·Tell your child what you want, not what you don’t want. Often parents will tell their children what not to do, assuming that the expected behavior is obvious. But don't leave it up to chance. Tell the child what it is they CAN be doing in a given situation and they will be more likely to do the right thing next time.
·Example: Instead of "no don't climb on the counter!" Try "when you're hungry you can ask nicely for a snack. I can help you get something from the cabinet".
Give choices whenever possible. Choice increases the likelihood of compliance. And choice isn't important, it's the appearance of choice. Giving a choice helps your child feel in control while you are still achieving the desired result.
Instead of “Time to put on your pajamas” Try “Do you want to wear your Minnie or Paw Patrol pajamas?”
Keep Your Cool: Remaining calm and cool is only going to make the situation go smoother and show your toddler you are in control of your emotions. Getting loud, mad, yelling is only going to make things worse and in the end you are probably left with a headache and either a screaming or crying toddler. When frustrated, it is ok to walk away before reacting.
Instead of “NOOOO! Do not hit Mommy!!!” Try (after composing yourself) “Hands are not for hitting, if you are upset you can say, I am mad!”
Give Appropriate Alternatives: This is a fancy little trick but when a child makes a request for something instead of saying no, give them some other options. Instead of telling them what they can’t do, tell them something they can do.
· Instead of “No you can’t go outside!” Try, “You can play with trains or you can paint with mommy”
Redirect: Toddlers can be easily distracted, and this is a good tool after you have denied their request, made them comply with something, etc
Instead of, “No TV, its time for bed.” Try, “I’m going to get you! (give them hugs and tickles) Lets turn off the TV and go sing some songs before bed! What do you want to sing?”
Be Consistent This is key to behavior management. Have you ever noticed your toddler will push more with the more lenient parent? Its because they are testing the limitations you have set so it’s important you are consistent. Children like limits and one study has shown that kids will push parental boundaries about one third of the time, so this will happen. A consistent approach is shown through a clear set of limits and boundaries that provide kids with structure and teaches them how to behave. Consistency between parents is also key.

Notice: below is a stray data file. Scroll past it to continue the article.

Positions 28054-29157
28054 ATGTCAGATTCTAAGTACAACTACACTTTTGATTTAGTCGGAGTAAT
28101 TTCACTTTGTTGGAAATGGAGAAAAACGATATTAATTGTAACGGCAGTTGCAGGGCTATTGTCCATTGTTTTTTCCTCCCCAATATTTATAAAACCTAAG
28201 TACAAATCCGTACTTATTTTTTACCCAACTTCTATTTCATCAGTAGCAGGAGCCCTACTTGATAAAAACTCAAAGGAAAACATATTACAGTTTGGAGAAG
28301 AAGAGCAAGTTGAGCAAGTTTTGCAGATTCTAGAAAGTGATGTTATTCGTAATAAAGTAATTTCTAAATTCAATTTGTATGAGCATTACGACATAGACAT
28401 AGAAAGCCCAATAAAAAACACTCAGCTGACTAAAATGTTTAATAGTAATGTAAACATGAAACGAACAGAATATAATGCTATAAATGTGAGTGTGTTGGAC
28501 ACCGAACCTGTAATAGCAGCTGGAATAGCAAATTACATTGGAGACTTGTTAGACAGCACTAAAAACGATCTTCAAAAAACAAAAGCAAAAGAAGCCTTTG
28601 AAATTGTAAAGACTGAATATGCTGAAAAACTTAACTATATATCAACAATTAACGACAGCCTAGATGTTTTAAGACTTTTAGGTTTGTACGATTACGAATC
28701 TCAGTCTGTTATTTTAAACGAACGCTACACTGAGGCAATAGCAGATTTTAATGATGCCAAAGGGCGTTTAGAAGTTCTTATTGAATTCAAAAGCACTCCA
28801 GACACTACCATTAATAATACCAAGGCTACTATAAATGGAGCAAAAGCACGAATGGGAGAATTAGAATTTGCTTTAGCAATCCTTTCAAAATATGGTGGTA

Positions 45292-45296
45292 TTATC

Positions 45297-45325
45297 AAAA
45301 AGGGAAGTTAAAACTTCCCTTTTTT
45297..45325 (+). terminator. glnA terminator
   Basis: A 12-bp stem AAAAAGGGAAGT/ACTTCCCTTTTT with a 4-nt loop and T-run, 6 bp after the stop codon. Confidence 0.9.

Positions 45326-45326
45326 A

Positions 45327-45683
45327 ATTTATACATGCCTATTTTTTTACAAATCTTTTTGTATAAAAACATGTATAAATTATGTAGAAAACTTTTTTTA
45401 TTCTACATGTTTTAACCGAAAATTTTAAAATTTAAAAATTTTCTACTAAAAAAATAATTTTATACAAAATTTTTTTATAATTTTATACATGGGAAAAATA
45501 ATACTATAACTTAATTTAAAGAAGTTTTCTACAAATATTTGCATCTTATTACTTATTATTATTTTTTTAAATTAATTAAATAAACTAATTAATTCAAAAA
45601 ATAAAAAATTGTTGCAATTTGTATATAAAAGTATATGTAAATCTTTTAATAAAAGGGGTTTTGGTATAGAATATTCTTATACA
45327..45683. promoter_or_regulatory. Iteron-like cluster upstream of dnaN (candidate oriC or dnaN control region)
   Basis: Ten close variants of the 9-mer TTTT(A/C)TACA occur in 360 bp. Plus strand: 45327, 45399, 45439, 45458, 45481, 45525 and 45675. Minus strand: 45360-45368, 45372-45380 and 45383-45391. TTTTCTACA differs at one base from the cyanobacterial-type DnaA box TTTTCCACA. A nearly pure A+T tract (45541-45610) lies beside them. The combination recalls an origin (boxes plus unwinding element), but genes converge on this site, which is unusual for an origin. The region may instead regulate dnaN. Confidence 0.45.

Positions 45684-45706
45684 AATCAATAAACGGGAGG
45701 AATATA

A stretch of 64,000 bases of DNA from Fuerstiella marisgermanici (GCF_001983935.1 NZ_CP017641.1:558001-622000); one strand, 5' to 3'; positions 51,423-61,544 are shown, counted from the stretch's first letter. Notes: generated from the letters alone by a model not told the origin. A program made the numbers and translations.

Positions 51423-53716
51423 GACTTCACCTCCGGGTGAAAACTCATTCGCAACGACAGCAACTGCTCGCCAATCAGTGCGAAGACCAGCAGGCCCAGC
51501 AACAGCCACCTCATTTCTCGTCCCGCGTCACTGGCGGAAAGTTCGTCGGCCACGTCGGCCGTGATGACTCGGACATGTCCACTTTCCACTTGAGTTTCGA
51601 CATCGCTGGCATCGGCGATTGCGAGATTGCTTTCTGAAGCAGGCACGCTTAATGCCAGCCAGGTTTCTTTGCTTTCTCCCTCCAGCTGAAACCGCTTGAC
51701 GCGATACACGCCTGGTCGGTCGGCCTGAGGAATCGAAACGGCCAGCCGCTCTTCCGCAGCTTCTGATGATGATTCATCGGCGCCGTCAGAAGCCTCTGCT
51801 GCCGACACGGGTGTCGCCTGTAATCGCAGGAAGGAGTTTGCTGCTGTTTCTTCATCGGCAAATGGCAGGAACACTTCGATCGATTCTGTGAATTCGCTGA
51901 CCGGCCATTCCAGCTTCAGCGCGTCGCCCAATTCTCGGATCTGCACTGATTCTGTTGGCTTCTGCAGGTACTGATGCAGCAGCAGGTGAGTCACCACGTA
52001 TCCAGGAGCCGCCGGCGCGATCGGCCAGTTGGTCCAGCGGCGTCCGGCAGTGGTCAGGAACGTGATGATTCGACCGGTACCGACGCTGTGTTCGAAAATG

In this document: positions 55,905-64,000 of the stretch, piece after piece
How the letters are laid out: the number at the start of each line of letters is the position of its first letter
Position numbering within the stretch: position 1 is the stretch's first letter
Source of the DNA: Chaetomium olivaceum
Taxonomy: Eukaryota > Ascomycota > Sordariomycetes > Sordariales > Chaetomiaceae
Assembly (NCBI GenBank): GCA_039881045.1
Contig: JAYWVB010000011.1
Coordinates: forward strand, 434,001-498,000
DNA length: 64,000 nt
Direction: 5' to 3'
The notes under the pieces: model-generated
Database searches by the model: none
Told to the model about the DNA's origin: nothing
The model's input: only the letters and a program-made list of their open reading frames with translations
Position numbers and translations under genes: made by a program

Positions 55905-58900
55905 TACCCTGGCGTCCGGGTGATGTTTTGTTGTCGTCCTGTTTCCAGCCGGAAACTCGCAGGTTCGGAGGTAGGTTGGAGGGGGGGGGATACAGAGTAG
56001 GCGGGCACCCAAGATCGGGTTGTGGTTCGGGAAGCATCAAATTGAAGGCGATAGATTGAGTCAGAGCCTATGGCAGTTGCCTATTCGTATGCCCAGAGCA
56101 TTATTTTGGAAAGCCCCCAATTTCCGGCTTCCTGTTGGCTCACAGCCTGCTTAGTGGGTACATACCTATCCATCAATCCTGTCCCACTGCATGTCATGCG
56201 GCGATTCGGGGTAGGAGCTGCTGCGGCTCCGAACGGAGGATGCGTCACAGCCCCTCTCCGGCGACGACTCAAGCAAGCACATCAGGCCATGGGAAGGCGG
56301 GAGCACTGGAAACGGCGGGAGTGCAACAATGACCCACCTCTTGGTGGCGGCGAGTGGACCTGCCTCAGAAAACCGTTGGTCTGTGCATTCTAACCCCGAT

·Make sure you are consistent with your partner. When John and I are together and Addie asks for something I check in with him first to make sure he did not already give her an answer.
Ignore the Little Things A toddler is a barely a kid, in some ways they are still a baby, so it’s important you cut them some slack.
They are moving around in their seat, swinging their legs, instead of “Stop moving around.” Just ignore. It’s not unsafe, so try to be patient.
Forgive Yourself This isn’t easy to do, and is a total mind shift to how you have been disciplining. If you commit to not using the word NO and instead try to guide your child by teaching them what you do want, you are going to make mistakes. Just the other day Adeline pinched me since I was ignoring her and I yelled out “Noooo!”. It happens, so forgive yourself.
In my experience, this strategy works for all kids, while what motivates and reinforces them is different for each. I will give you a personal example. We live in a house with 3 floors and it was built in 1912 so the steps are steep and we live on a huge hill and at the bottom of the hill is a 10 foot high stone wall. While Adeline has been exploring the yard and our home we’ve taught her about unsafe and safe behaviors. Going too far down the hill is unsafe and going up the stairs alone is unsafe. She understands why we have set this limit. It took time for her to understand these concepts, and your toddler has to have a certain degree of cognitive ability. But now she walks to a certain point in the yard and says “too far”. She is much more willing not to test because she understands the reasoning behind the rule. Believe me, this is not an overnight or instant lesson. But she did learn.
A few more positive phrases that may help;
· "Things need to grow. Let's be gentle."
· "Food is for eating, not for flinging."
· “Show me good sitting at the table!”
· “I want quiet hands with the sink water.”
· “That is not safe (provide an alternative and demonstration of appropriate behavior).
· “Show me soft touch with the kitty.” (model this by using a gentle 2-finger touch on the cat’s fur, and having your child imitate it).